These hybrid threats to the national security of Pakistan have resultantly become a major concern for its politico-strategic outlook. In view of this, the unrest in Baluchistan, which is all the more pertinent because of CPEC, is not acceptable to Indian interests at the present. Hence, this forms one of the primary reasons behind its sustained campaign against Pakistan. This is evident for instance in how Kulbhushan Jadhav, a serving Indian military officer was convicted for spying inside Pakistan and supporting terrorism in Baluchistan. Furthermore, the Balochistan Liberation Army (BLA), a terrorist group that has been known for decades as being backed by India was also reportedly involved in an attack on the Chinese Consulate in Karachi back in November 2018. Similarly, the Pashtun Tahafuz Movement (PTM) movement which is evidently involved in anti-state activities is also widely understood as being sponsored by India’s Research and Analysis Wing (RAW) and Afghanistan’s National Directorate for Security (NDS). has All the above have thus carried all the hallmarks of both the NDS’s and RAW’s past activities and nefarious motives with regard to destabilizing Pakistan.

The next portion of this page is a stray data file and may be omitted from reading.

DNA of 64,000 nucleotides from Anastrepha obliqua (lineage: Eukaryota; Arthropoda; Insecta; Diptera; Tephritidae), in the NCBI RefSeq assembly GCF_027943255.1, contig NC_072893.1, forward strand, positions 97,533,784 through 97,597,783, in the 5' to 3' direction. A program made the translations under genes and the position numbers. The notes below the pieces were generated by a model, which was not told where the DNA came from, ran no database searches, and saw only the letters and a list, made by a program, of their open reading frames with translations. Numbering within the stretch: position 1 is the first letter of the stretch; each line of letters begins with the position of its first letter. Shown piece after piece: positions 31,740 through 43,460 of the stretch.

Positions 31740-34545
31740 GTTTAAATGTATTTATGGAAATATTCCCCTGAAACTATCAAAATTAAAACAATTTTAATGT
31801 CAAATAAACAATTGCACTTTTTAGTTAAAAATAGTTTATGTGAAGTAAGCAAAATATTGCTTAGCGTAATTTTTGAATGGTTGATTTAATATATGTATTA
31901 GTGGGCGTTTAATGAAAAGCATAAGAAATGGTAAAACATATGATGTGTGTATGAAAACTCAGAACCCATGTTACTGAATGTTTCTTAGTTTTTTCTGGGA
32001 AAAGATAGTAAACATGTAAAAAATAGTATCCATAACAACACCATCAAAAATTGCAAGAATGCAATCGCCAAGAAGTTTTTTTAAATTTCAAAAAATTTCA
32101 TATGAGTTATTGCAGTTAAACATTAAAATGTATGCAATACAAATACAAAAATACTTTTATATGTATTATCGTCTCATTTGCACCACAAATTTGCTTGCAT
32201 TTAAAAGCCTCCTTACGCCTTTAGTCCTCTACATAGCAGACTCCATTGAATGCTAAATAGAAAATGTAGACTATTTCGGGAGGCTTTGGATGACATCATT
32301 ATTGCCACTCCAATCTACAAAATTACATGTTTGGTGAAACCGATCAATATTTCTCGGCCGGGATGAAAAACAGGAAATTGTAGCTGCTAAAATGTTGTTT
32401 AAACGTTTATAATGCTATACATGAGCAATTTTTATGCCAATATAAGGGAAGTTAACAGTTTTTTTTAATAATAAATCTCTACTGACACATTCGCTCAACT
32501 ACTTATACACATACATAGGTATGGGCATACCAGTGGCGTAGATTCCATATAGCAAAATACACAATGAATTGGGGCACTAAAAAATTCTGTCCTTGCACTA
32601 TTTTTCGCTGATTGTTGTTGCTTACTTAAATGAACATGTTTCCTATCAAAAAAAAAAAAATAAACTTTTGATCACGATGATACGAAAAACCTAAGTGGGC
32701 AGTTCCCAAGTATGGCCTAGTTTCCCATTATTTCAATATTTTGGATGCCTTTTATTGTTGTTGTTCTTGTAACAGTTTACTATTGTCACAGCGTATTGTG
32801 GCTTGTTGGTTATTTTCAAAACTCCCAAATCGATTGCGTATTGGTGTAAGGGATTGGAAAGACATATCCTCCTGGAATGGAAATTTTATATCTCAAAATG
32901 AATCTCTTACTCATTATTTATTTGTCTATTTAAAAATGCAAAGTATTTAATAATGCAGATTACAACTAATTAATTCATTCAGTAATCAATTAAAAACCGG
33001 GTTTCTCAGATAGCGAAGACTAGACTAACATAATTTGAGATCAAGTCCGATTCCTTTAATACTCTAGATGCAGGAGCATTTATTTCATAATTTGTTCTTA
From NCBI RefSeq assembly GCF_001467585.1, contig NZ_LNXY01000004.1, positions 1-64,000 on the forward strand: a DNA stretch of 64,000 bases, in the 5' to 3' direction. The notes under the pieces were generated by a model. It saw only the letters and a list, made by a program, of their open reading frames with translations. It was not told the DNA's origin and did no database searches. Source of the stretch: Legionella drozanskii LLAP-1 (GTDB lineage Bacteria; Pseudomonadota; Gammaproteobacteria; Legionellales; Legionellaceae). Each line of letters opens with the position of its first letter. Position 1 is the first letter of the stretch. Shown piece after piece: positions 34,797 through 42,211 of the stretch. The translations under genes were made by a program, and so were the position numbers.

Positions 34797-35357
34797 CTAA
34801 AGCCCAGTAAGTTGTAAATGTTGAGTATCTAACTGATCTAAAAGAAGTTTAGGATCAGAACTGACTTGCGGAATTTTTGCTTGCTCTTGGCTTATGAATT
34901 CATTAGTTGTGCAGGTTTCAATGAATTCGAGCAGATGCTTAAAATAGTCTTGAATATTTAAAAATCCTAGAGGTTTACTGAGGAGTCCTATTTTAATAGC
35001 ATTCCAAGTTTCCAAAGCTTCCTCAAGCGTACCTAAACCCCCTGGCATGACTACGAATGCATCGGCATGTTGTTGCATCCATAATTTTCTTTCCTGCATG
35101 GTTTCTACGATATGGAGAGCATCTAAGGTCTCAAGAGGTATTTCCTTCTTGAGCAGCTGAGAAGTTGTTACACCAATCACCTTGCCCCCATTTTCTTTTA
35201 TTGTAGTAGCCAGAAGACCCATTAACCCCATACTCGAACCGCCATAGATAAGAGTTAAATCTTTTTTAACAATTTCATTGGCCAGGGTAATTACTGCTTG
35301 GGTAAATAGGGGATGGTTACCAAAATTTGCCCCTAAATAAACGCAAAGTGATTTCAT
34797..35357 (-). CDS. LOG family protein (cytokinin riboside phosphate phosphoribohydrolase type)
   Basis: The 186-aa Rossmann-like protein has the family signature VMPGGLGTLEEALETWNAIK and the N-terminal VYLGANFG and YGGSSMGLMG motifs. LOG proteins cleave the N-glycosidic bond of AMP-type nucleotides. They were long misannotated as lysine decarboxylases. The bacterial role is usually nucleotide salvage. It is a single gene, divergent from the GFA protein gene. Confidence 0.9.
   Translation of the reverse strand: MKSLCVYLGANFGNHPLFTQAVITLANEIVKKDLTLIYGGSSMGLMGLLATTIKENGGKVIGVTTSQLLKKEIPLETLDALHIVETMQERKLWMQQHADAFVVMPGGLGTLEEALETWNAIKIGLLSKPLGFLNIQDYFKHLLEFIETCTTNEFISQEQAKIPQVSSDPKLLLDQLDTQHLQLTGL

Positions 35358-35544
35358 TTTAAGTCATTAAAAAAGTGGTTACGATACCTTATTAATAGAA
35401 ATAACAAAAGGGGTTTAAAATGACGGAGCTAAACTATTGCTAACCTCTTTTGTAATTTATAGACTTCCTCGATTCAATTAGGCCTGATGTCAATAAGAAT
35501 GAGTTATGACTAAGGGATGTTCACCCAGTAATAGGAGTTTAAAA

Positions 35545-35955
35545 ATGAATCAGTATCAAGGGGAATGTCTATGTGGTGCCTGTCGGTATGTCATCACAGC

In addition to this, Pakistan has been the target of multiple Indian sponsored ‘hybrid’ campaigns at the international diplomatic level specifically when it comes to Pakistan’s nuclear program. In this regard, India has been working for quite some time to project Pakistan as a country involved in nuclear proliferation. As a result, significant lobbying at various multilateral forums has been carried out by India to paint Pakistan as an irresponsible or even ‘rogue’ nuclear weapons state. Whereas, in fact, the irony is that it is Mr. Modi’s BJP led Hindu Nationalist and Extremist government that is willfully acting the role of the irresponsible near unhinged nuclear weapons state through his consistent and deliberate negative nuclear signaling against Pakistan. Thus, it is instead India which coupled with its sustained hybrid warfare campaign against Pakistan manifests a very real danger in terms of the present situation escalating towards the nuclear realm. This, for instance, is further evident in how Mr. Modi has repeatedly threatened Pakistan with the use of nuclear weapons – such as thermonuclear weapons – solely for the sake of political and electoral goals. As such, India has actively aimed to portray Pakistan’s nuclear posture and doctrines as a ‘Nuclear Bluff’, blaming Pakistan for ‘Nuclear Blackmailing’. All while the Indian Nuclear Arsenal, which unfortunately still remains under the control of Hindu Extremists, and presents a more pressing and immediate danger.